“Haʻi akula ʻo ia iā lākou i kekahi ʻōlelo nane hou, ʻī akula, Ua like ke aupuni o ka lani me kekahi hua mākeke a ke kanaka i lawe a kanu iho i kāna mahina ʻai. He makaliʻi kēia hua i nā hua a pau, a kupu aʻe ia, ua ʻoi kona kino i nā laʻalāʻau a pau, a lilo aʻela ia i lāʻau, a lele mai nā manu o ka lewa, a kau iho i luna o kona mau lālā.” —Mokuna 13:31-32

“[Jesus] put before them another parable: “The kingdom of heaven is like a mustard seed that someone took and sowed in his field; it is the smallest of all the seeds, but when it has grown it is the greatest of shrubs and becomes a tree, so that the birds of the air come and make nests in its branches.” —Matthew 13:31-32

This past Monday, July 31, was Lā Ho‘iho‘i Ea, a Hawaiian Kingdom holiday celebrating the restoration of sovereign government to Hawai‘i by the United Kingdom in 1843.

Today we reflect on the Kingdom of Heaven that Jesus talks about—and that Cassie Chee, our temporary Director of Faith Formation, preached about this past Sunday. Cassie reminds us that our connection to the ‘āina and Kingdom where we worship is vital to our cultivation of hua mākeke mana‘o‘i‘o, mustard seeds of faith.

Cassie shares:

For us to understand Jesusʻ parable, letʻs talk a little bit about hua mākeke. Hua mākeke is a mustard seed, and for those of you who have never seen a mustard seed, it is as small as a grain of sand. It is a seed that grows into a large plant and from it comes many seeds. When Jesus was comparing the Kingdom of Heaven to a hua mākeke, he was saying that the Kingdom is living and growing with creation.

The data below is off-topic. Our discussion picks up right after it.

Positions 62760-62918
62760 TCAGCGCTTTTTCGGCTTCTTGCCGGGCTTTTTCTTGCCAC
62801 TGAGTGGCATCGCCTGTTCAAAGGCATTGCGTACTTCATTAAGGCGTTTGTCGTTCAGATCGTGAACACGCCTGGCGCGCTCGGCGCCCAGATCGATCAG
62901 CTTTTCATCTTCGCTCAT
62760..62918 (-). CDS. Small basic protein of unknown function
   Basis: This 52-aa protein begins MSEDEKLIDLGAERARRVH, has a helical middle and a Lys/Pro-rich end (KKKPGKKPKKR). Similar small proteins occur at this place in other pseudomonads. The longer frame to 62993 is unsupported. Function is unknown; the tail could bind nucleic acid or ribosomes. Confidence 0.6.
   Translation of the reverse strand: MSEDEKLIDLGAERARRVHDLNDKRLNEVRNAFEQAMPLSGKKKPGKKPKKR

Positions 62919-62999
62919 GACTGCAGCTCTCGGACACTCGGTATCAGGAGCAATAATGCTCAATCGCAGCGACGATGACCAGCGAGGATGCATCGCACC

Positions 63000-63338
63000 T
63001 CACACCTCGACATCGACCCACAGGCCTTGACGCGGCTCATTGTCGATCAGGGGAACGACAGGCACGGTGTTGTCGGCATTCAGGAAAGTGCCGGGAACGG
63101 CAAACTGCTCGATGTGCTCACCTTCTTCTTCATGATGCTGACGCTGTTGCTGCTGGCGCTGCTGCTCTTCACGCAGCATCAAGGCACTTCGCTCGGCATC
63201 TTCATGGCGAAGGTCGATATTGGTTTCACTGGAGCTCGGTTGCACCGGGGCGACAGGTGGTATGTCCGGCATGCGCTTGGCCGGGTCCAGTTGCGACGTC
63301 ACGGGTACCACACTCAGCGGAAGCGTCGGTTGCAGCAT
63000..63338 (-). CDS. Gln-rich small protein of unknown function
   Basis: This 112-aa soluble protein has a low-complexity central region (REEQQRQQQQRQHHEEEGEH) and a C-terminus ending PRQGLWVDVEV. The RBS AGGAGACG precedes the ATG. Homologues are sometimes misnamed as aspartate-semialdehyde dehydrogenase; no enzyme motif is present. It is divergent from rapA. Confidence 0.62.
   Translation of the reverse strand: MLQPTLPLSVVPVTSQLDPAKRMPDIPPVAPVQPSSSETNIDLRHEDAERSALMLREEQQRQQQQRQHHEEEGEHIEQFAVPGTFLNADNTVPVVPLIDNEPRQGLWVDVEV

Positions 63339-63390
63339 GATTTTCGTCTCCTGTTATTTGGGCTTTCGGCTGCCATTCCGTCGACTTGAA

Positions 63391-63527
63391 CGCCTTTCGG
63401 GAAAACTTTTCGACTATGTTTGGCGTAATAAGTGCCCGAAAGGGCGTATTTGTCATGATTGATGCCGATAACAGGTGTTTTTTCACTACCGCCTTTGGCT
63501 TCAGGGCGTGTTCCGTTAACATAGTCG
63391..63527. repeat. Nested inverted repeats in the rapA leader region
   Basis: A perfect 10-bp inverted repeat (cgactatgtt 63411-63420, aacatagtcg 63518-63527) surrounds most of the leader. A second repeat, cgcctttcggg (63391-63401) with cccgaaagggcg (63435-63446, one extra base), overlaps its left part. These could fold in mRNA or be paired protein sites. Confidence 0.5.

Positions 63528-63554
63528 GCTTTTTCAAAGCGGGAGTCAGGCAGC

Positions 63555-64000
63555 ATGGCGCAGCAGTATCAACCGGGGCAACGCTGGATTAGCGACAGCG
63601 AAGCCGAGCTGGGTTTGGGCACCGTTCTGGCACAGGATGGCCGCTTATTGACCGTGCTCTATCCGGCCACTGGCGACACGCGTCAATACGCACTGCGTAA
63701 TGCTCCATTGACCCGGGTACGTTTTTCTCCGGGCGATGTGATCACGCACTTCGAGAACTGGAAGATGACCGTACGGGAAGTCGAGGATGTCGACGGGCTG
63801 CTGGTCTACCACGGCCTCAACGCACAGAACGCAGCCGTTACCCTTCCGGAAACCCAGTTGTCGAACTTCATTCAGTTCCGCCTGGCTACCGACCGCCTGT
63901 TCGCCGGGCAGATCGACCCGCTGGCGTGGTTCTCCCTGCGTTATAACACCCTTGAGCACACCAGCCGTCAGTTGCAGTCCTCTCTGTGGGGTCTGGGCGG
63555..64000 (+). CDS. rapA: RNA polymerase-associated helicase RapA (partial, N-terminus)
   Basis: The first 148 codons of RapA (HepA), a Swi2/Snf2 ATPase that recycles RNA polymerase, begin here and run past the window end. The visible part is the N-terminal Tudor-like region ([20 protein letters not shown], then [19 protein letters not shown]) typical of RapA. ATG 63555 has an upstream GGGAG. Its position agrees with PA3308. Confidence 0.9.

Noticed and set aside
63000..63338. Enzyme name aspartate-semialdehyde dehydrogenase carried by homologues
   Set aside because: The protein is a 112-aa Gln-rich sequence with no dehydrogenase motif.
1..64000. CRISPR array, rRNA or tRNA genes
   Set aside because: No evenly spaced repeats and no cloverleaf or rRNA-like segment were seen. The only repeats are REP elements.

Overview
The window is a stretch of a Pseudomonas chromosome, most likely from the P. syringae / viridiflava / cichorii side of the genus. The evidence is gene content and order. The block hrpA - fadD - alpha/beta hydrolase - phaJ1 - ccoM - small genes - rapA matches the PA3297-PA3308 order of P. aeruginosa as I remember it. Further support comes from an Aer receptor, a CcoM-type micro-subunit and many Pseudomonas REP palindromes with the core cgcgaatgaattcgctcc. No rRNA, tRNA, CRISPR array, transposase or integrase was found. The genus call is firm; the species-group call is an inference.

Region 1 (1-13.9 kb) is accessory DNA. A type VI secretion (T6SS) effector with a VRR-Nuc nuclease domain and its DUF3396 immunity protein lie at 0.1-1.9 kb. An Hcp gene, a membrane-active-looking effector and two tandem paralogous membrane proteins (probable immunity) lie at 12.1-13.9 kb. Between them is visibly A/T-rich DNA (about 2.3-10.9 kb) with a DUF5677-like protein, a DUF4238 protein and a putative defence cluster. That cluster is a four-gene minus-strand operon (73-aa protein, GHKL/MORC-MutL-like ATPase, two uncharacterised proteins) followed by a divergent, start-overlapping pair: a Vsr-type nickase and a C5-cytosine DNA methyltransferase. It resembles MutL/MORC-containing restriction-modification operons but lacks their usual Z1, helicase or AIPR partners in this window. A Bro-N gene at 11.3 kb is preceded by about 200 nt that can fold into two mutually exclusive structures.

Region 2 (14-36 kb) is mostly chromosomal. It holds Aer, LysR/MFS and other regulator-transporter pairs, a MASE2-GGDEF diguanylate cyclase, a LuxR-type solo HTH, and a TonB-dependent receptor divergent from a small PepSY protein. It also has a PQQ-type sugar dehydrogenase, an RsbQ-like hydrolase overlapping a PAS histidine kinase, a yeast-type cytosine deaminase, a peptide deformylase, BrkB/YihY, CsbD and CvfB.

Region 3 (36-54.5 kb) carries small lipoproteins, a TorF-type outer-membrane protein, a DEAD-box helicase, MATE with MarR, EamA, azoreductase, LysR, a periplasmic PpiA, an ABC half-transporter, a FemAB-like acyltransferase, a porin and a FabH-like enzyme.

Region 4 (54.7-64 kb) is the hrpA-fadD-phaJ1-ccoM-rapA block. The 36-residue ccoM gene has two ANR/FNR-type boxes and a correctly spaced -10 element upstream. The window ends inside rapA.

For a hua mākeke to grow, there is a lot of collaboration among creation that needs to happen. The mahi‘ai, farmer, needs to understand the time to plant, the conditions of the soil, where that hua, seed, came from, and what conditions make it thrive and grow. There is also a surrender to the mysterious power of the seed, sun, wai, and ‘āina itself. A doing all that can be done in collaboration with creation. When Jesus was comparing the Kingdom of Heaven to a hua mākeke, he was telling them that the Kingdom of Heaven is cultivated from the place that they live.

For people in impossible situations, Jesus was teaching of a kingdom coming that begins growing in the now. Jesus was watering whatever small seeds of hope had caused crowds of people to go and find him. Just as a seed is created from generations upon generations of plants, the Kingdom of Heaven that Jesus preached about was growing anew, yet a seed connected to the beginning of Godʻs creation.

In the beginning we know God created the earth, all the life in it, and called it good. This is the Kingdom blueprint as God designed it—all living creatures, plants, and elements breathing together in harmony. In the parable the Kingdom of Heaven does not emerge out of nowhere—it has a source, it comes from a single seed.

For people who come this morning to hear Godʻs teaching,

For people who come this morning burnt out and tired,

For people who come this morning with worries you canʻt get out of your mind,

Will you trust that the Kingdom of Heaven can grow from a single seed?

So in the midst of a multitude of impossible issues: personal, local, and global my questions for you saints this morning are: who planted the seed of faith within you? Who are your spiritual ancestors? What is growing within and around you? How is God calling you to cultivate the hua mana‘o‘i‘o, seed of faith, that has been given to you to steward?

In the seemingly impossible hurts of this world, have hope, God is growing seeds of faith that have survived and grown across generations. With this great gift comes great kuleana. It is up to us to regularly water, weed the ground, and mālama the seeds of faith that have been planted within us.

May we give thanks for the ancestors of our faith. May we go with curiosity for what God is growing within and around us. May we go in faith trusting that Godʻs Kingdom is here and is coming.